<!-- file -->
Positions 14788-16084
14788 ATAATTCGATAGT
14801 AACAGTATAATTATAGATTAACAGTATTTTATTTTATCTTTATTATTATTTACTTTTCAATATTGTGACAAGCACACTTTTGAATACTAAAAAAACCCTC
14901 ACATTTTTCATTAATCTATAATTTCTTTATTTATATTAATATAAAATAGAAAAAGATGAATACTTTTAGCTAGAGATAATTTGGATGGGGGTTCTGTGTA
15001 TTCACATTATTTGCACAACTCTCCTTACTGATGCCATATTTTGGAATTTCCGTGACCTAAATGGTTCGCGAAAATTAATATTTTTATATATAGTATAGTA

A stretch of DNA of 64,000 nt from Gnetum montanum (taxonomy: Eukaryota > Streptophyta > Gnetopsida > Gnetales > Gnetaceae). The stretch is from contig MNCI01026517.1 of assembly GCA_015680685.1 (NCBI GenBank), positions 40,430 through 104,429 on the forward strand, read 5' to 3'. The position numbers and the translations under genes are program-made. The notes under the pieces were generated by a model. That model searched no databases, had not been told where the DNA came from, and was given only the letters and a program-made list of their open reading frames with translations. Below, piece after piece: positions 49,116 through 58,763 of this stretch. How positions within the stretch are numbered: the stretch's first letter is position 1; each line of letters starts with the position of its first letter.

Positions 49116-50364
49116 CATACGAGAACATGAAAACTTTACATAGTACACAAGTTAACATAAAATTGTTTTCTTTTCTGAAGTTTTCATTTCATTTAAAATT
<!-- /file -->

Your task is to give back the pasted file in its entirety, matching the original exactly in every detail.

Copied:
Positions 14788-16084
14788 ATAATTCGATAGT
14801 AACAGTATAATTATAGATTAACAGTATTTTATTTTATCTTTATTATTATTTACTTTTCAATATTGTGACAAGCACACTTTTGAATACTAAAAAAACCCTC
14901 ACATTTTTCATTAATCTATAATTTCTTTATTTATATTAATATAAAATAGAAAAAGATGAATACTTTTAGCTAGAGATAATTTGGATGGGGGTTCTGTGTA
15001 TTCACATTATTTGCACAACTCTCCTTACTGATGCCATATTTTGGAATTTCCGTGACCTAAATGGTTCGCGAAAATTAATATTTTTATATATAGTATAGTA

A stretch of DNA of 64,000 nt from Gnetum montanum (taxonomy: Eukaryota > Streptophyta > Gnetopsida > Gnetales > Gnetaceae). The stretch is from contig MNCI01026517.1 of assembly GCA_015680685.1 (NCBI GenBank), positions 40,430 through 104,429 on the forward strand, read 5' to 3'. The position numbers and the translations under genes are program-made. The notes under the pieces were generated by a model. That model searched no databases, had not been told where the DNA came from, and was given only the letters and a program-made list of their open reading frames with translations. Below, piece after piece: positions 49,116 through 58,763 of this stretch. How positions within the stretch are numbered: the stretch's first letter is position 1; each line of letters starts with the position of its first letter.

Positions 49116-50364
49116 CATACGAGAACATGAAAACTTTACATAGTACACAAGTTAACATAAAATTGTTTTCTTTTCTGAAGTTTTCATTTCATTTAAAATT